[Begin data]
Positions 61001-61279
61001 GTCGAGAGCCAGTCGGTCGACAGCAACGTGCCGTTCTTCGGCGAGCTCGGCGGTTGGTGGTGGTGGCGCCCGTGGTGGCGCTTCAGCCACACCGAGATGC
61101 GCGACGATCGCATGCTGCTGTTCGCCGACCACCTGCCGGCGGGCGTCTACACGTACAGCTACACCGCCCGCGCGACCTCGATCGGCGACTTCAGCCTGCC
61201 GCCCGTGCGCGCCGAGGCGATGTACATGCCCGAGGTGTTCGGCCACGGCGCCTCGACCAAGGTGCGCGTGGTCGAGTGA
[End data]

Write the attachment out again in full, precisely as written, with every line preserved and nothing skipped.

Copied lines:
Positions 61001-61279
61001 GTCGAGAGCCAGTCGGTCGACAGCAACGTGCCGTTCTTCGGCGAGCTCGGCGGTTGGTGGTGGTGGCGCCCGTGGTGGCGCTTCAGCCACACCGAGATGC
61101 GCGACGATCGCATGCTGCTGTTCGCCGACCACCTGCCGGCGGGCGTCTACACGTACAGCTACACCGCCCGCGCGACCTCGATCGGCGACTTCAGCCTGCC
61201 GCCCGTGCGCGCCGAGGCGATGTACATGCCCGAGGTGTTCGGCCACGGCGCCTCGACCAAGGTGCGCGTGGTCGAGTGA